Emerald Arborvitae | Thuja occidentalis ‘Smaragd’

Emerald Arborvitae (Thuja occidentalis ‘Smaragd’) is one of those trees that everyone seems to know. They’re a really popular screening tree, which is why you see them all over neighborhoods in Virginia.

Emerald Arb in Great Falls VA

As I’ve been researching plants for these blog posts, I’ve been digging around (ha!) to try and learn why certain plants have the names they do. Like the actual cultivar name for Emerald Arborvitae, ‘Smaragd’. It sounds like something Tolkien would come up with. Is there a fascinating backstory? No. ‘Smaragd’ means ‘Emerald’ in Danish, and this particular flavor of tree is from Denmark. Womp womp. But all is not lost!

We have poutine because of arborvitae! Well, in a roundabout sort of way. I’ve always wondered why it’s called arborvitae, since that means tree of life. It turns out that Native Americans taught early French settlers that arborvitae foliage could help prevent scurvy. If French settlers all died off from scurvy we wouldn’t have Canada, and then we wouldn’t have fries and gravy.

Emerald arborvitae grow 12 to 15 feet tall and have a spread of only 3 to 4 feet, which is why landscape designers love them so much. They’re one of the few trees that can reliably screen a patio from the neighbors and not devour the entire backyard. Emerald arbs prefer full sun, and the shadier their location the sparser and rattier they look.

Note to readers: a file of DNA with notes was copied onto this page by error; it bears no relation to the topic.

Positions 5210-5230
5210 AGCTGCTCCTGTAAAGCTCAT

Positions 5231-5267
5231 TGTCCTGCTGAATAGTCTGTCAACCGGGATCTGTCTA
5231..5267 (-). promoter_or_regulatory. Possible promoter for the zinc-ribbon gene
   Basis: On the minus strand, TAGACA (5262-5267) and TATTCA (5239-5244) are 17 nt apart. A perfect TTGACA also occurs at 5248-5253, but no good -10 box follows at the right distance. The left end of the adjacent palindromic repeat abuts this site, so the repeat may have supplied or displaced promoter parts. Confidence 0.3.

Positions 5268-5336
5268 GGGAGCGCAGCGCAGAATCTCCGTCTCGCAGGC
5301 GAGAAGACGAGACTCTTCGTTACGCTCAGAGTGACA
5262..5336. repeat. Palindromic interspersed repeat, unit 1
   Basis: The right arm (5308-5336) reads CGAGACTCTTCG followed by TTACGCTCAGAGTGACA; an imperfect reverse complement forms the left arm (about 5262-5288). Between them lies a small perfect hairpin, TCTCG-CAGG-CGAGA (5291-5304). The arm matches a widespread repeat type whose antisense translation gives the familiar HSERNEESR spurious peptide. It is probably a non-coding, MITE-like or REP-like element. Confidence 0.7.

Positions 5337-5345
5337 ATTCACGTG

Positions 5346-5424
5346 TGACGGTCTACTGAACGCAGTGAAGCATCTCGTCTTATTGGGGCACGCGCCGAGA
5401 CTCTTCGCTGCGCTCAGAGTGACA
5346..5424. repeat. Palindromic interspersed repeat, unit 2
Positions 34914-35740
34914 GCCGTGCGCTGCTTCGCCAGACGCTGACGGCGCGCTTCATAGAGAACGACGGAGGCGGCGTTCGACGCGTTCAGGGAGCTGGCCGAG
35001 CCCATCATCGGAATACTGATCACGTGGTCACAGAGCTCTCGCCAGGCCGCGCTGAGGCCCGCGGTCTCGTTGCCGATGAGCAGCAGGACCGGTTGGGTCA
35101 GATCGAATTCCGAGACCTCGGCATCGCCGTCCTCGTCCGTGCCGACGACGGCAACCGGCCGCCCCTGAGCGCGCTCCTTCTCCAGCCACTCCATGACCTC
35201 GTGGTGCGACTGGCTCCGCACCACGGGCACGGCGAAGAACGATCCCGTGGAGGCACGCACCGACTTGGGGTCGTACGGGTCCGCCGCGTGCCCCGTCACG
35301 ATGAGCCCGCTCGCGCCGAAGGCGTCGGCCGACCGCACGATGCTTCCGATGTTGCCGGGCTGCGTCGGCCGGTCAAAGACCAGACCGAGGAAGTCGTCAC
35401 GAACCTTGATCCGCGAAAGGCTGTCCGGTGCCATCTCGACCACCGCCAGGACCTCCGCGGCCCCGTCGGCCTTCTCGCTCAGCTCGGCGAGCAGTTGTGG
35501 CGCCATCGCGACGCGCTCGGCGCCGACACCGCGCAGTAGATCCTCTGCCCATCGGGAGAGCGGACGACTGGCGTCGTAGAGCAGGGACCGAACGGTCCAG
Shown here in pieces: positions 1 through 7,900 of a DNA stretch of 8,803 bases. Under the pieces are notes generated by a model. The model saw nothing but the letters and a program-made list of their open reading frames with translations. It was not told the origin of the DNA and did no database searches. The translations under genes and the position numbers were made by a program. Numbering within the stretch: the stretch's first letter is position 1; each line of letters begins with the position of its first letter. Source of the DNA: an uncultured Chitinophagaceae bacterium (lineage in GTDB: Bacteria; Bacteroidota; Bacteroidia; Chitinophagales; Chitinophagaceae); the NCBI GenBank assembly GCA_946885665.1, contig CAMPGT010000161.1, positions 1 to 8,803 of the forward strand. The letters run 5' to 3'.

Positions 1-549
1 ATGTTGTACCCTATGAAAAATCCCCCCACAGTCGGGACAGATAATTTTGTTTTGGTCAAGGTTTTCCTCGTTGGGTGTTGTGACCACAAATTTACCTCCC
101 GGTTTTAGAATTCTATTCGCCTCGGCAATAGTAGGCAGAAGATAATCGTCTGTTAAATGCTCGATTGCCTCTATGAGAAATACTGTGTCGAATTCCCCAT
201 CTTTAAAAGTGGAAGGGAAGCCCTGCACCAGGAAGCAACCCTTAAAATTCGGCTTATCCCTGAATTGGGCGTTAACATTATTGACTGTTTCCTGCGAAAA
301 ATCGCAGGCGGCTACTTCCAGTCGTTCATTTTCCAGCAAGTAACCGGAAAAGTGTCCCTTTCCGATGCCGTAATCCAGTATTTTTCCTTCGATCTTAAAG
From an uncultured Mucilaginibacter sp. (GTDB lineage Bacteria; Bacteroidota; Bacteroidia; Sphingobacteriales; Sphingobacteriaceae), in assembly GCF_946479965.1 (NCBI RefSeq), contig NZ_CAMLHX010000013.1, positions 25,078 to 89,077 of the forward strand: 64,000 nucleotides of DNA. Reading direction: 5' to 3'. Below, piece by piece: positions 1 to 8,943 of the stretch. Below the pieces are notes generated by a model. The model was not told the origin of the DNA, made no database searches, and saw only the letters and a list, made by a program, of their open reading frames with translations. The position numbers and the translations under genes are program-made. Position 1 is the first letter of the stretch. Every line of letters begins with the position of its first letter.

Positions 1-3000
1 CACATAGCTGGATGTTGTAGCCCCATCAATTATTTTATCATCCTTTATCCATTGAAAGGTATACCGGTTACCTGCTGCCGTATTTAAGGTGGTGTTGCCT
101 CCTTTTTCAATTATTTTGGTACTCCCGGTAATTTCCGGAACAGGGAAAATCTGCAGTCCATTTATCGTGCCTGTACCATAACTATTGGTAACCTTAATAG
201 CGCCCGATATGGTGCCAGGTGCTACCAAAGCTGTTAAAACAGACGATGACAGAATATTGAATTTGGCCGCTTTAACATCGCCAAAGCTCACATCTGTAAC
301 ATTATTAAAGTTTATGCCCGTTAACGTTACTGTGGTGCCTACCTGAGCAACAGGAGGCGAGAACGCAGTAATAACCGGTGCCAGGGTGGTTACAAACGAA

Perhaps the most important caution about Emerald arborvitae is what do about planting them in areas with lots of deer. In a word? DON’T. Emerald arborvitae are like delicious candy to deer. And because deer aren’t nearly as tall as the trees, you end up with some unfortunate shapes.

If you need screening, though, and you’re in a neighborhood where deer aren’t that big an issue, you’ll love Emerald arborvitae.


Want to buy Emerald Arborvitae in Virginia?

Dave Marciniak is a landscape designer and speaker. He lives in Culpeper, Virginia and can be found via his website and on Twitter.

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